When a clone gets big enough, clip a piece (clone) and repeat each time.
What you want to look for is the strongest plants, what I mean is you can tAke 4 clones and you will notice some do better then others.
Some straggle while others thrive, the same clones from the same plant does this.
Choose clones ONLY from the strongest plants.
As far as how many time you can clone , well,i'm on my ............... Too many to remember.
You could always save a mother plant and just take from her too.
Not everyone has enough space to keep mothers. My veg space is small so that is what I do all the time. Like umbra said, it takes a long time to see degradation--I had one strain that I kept going for about 5 years before I saw any degradation in the clones.
probably even more than that.
i always believed in genetic degradation, but now i feel if you keep taking a good cut, from a healthy plant.. i see no reason for it to degrade over time.
had to downgrade my veg area recently. and i struggle to even keep a plant 2 months in there it's so limited (basically life support for my genetics )
so it's been clones of clones of clones for a bit here.. with no noticeable quality decrease.
I've cloned clones for years and years. Like others mentioned clone your best plants to get the best plants. If you veg for several weeks, like I do, you just leave some nicer lower braches that would normally be pruned off until just before flower and you've go perfect clones.
truth here is that we aren't really doing genetic cloning. By taking a branch ffrom a live plant that is in good health is genetically no different than keeping a plant at its healthies state and keeping it in perpetual veg. Unless the plants go through signifficant stresses which could cause genetic anomalies to arrise within the plant's DNA structure to the point that there is degredation off the DNA, the plant will remain the same.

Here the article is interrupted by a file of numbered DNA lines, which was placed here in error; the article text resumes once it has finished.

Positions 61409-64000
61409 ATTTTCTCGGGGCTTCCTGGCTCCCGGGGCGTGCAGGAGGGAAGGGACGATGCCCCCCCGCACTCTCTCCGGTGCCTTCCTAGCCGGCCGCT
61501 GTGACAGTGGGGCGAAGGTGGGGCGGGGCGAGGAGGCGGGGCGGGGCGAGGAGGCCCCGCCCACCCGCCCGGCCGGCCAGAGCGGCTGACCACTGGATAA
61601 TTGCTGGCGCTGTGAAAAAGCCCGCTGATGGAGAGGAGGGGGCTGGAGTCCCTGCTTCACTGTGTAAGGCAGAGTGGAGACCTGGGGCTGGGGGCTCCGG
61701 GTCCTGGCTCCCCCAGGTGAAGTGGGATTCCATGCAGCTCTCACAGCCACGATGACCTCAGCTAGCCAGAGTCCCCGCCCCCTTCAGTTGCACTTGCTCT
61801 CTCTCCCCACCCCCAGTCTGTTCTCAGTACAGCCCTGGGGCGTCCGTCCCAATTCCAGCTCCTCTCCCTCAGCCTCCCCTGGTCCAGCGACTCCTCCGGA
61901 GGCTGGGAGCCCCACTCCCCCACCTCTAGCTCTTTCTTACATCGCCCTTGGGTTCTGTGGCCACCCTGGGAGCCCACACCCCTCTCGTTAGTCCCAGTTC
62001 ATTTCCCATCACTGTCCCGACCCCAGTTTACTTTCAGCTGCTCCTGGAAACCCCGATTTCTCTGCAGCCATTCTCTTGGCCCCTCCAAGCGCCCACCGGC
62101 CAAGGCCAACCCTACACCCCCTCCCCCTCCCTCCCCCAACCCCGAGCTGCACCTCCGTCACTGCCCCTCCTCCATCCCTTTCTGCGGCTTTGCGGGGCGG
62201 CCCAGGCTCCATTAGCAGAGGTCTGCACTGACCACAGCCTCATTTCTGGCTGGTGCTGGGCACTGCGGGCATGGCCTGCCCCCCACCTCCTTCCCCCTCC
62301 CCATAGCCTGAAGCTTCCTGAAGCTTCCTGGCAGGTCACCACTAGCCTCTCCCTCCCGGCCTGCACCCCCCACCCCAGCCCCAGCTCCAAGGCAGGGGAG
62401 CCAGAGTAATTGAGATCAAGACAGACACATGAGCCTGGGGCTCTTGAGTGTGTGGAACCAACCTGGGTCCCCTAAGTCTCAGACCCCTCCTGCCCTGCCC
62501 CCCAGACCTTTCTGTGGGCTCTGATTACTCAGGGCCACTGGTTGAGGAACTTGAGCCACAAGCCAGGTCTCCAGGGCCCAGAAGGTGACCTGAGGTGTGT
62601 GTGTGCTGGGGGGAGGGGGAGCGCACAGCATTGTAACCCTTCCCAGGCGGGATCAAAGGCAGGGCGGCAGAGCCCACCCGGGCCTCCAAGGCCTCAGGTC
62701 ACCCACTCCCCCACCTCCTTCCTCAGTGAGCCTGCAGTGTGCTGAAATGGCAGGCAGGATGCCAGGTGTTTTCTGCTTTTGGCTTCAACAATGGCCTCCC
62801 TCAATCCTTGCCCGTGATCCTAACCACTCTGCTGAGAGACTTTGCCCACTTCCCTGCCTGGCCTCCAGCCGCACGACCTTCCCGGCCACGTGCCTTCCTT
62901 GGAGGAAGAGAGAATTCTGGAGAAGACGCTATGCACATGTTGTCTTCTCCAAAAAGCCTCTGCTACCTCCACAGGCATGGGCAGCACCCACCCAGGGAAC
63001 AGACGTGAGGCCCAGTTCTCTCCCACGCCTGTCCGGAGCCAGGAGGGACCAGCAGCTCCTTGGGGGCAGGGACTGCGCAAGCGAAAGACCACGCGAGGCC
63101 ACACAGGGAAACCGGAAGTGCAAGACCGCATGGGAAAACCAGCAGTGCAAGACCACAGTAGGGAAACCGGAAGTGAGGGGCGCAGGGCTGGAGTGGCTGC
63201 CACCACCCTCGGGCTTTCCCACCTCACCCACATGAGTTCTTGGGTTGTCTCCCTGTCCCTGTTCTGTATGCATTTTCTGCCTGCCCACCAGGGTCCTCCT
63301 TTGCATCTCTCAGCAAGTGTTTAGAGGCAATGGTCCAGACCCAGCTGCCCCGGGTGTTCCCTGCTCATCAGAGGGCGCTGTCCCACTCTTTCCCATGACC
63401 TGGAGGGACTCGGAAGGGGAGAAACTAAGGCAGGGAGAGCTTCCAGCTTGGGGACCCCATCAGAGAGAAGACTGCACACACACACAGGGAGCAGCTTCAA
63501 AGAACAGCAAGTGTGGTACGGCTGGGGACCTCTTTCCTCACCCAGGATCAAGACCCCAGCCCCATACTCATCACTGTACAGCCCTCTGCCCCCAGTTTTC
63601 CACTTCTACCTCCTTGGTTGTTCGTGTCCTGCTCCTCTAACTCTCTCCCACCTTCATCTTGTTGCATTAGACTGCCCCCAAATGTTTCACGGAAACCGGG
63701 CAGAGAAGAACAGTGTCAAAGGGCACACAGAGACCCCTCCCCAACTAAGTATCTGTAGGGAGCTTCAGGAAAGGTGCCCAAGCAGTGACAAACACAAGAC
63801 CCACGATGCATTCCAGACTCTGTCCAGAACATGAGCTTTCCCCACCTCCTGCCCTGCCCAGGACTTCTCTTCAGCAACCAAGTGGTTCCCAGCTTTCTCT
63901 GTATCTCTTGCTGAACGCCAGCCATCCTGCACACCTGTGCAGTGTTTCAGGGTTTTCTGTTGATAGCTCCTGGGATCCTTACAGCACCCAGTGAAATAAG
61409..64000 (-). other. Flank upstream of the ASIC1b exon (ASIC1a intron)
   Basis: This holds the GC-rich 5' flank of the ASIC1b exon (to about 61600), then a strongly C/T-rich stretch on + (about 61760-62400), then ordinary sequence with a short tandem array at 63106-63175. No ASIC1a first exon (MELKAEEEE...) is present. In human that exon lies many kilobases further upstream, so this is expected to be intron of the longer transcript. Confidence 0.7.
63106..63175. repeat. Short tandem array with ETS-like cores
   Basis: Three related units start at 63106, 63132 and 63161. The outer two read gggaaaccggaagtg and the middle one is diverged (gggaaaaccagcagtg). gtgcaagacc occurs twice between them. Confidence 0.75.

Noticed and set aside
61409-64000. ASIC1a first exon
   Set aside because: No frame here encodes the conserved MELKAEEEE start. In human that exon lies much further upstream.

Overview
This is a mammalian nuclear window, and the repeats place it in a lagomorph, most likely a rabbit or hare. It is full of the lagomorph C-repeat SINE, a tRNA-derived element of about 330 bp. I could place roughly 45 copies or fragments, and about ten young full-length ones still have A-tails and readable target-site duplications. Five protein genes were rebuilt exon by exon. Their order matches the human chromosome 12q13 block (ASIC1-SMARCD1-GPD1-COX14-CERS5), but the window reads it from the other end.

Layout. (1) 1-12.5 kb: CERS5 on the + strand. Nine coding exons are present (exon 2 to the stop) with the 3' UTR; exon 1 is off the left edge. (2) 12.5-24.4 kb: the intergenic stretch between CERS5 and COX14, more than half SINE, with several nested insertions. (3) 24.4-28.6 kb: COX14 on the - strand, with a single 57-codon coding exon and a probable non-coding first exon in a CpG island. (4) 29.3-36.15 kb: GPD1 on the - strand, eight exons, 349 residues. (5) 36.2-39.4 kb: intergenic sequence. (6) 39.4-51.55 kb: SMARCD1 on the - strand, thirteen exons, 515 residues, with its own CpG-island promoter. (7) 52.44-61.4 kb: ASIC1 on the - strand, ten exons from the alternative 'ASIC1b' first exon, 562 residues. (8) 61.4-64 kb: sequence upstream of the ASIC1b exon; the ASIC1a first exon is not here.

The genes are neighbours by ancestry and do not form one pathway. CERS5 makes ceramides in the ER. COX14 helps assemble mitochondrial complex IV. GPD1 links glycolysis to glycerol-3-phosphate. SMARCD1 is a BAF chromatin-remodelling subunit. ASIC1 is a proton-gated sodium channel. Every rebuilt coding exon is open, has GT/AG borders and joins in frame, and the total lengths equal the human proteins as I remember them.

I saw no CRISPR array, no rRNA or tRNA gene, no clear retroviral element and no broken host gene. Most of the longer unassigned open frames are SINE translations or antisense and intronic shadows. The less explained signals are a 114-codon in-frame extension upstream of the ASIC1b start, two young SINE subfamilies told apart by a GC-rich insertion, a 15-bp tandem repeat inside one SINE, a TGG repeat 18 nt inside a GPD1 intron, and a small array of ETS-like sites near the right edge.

Over a significant length of time, the DNA will naturally degrade due to the age of the DNA itself, and this would lead to the plant becoming weaker, or having a sudden catastrophic failure that could lead to disease and/or quick plant death. But this "natural" degradation is a time variable that is combined with environmental variables, which makes calculating any reasonable liffe span for clones impossible to do.
using a pcr (polymerase chain reaction) where you break the helix and anneal the helix back will produce 2 of the same stand of dna. However the process eventually leads to the wrong sequence of nucleic acids and a slight change in its dna expression. With plants, having the same genetic make up is referred to as a genol type, the environmental effects on a genol type is a phenol type. Certain genes are turned or off by environmental factors, and it is why you can take 10 clones and grow them 10 different ways and have 10 different plants, even though they have the same genes. Abnormal genes still do happen, because cannabis is a diploid and only half of the genetic make up is transferred to a seed. The problem is which genes.
The genetic principal (Theory of relativity :hubba: ) is truely amazing to break down and examine the mechanics of it but the amount variables involved with just MJ is enough to boggle the brain.
But cloning doesn't break the DNA chain, only the branch, so the risk of damage to the DNA in cloning is nill. Unless, the switching of the cells within the the stem from stem building to root building is a result of breaking the DNA. However, I believe the switching of cells from stem to root is actually a subroutine that is already written in the DNA, much like "stem-cells" in humans are able to become any other cell in the human body.